Across millennia, people have buried objects alongside the dead. Ahead of his upcoming British Museum conference ‘Objects and death’, Dr Duncan Garrow spoke to Sarah Harrop about three mysterious things found in graves across time and what they tell us about the people who put them there.

A linocut inspired by the Folkton drums burial by Rose Ferraby.

The Folkton Drums, North Yorkshire 

“We always say they’re a bit like pork pies,” says Reading archaeologist Dr Duncan Garrow of the Folkton drums – a set of three squat, chalk cylinders found in North Yorkshire in the 19th century. The drums were discovered inside a barrow, placed around the remains of a child lying curled up on his side. They were made in the Neolithic (3,000 BC).

“The smallest is about the size of a small football. So they’re bigger than you’d have in your mind’s eye. They are almost unique, but the decorations on them echo the decorations that you get on pottery at the same time. But there are also these more enigmatic features – the lines and dots that could be eyes, or even other parts of the body – people have said all sorts of things!

“Because they were excavated in the 19th century, we don’t know as much as we’d like to about how they were located in relation to the body. But it’s very interesting that these very rare and unusual things were put with a child.

The Folkton drums and a drawing of how they were found based on written descriptions from the 19th century. Image credit: Trustees of the British Museum

“In that part of Yorkshire chalk is a very important resource in the landscape. It may have had special meaning and could even have come to the burial from where the child grew up. You can imagine that being a kind of narrative that people are trying to place in the grave with the child,” he speculates.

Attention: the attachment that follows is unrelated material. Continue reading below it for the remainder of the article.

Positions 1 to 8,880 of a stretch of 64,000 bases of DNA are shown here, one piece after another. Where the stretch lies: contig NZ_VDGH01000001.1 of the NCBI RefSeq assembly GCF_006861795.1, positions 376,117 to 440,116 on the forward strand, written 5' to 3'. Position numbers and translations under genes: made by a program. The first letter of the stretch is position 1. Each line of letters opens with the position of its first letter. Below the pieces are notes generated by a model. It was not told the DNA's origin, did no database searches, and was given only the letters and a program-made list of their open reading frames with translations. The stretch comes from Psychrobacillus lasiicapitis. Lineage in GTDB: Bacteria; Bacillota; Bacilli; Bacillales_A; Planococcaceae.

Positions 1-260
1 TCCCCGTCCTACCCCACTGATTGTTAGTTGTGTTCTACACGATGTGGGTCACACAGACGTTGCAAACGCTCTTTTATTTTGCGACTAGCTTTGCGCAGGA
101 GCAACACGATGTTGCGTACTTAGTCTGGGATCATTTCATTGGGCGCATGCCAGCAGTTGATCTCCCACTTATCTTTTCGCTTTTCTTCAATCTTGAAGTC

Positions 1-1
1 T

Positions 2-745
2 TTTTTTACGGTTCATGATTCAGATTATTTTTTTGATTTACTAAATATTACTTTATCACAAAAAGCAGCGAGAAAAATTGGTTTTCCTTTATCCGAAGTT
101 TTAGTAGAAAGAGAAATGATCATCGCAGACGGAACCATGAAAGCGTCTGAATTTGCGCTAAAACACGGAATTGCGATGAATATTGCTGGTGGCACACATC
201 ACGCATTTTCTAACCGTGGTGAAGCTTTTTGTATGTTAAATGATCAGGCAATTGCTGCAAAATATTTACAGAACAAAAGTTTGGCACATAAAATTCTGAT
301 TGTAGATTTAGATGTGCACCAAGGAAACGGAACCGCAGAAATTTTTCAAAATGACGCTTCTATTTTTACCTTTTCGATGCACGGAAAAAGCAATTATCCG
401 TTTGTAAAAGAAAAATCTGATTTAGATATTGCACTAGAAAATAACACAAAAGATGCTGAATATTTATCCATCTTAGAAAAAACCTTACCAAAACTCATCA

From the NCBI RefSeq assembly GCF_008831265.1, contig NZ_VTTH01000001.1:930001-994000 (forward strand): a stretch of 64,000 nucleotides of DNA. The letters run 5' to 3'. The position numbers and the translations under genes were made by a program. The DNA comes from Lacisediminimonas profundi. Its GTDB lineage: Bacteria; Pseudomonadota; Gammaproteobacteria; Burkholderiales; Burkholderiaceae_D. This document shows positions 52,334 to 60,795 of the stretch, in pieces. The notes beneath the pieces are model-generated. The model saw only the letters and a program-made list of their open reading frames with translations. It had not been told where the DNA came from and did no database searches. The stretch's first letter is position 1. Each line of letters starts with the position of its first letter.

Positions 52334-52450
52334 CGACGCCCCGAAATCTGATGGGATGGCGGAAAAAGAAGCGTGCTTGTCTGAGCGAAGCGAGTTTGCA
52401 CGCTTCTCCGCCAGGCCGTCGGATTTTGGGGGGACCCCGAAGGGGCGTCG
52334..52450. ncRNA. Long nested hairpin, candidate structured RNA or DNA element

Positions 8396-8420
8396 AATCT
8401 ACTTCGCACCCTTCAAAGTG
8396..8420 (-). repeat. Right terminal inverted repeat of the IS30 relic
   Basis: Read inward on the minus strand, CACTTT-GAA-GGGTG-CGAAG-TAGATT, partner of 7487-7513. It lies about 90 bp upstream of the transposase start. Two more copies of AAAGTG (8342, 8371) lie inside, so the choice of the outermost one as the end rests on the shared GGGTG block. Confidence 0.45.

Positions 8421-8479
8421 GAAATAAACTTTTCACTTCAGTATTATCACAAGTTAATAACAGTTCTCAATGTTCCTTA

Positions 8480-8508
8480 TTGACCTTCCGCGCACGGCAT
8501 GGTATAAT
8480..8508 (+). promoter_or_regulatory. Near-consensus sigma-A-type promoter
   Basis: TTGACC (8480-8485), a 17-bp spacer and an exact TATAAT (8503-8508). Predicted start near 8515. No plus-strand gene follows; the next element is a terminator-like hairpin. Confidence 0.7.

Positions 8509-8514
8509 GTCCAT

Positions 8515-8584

With Dr Neil Wilkin from the British Museum and Dr Melanie Giles from the University of Manchester, Duncan leads the AHRC-funded Grave Goods: objects and death in prehistoric Britain project. The aim of the research is to transform our understanding of how people viewed death through study of the Britain’s prehistoric grave goods – which are renowned worldwide for their quality and craftsmanship.

Objects from burials have long been central to how archaeologists have interpreted society at that time. They can give us insights into personal identity and prehistoric life, yet they also speak of the care shown to the dead by the living, and of people’s relationships with ‘things’. As Duncan says, objects matter.

“Often with grave goods you get a very intimate insight into past people’s lives because you’re dealing with an actual body and an actual moment when people put things into a grave. But at the same time it’s very frustrating because you don’t know why they went in there or what they meant or how they related to that person that they were buried with. So it’s an interesting tension between that real intimacy and that complete lack of understanding.”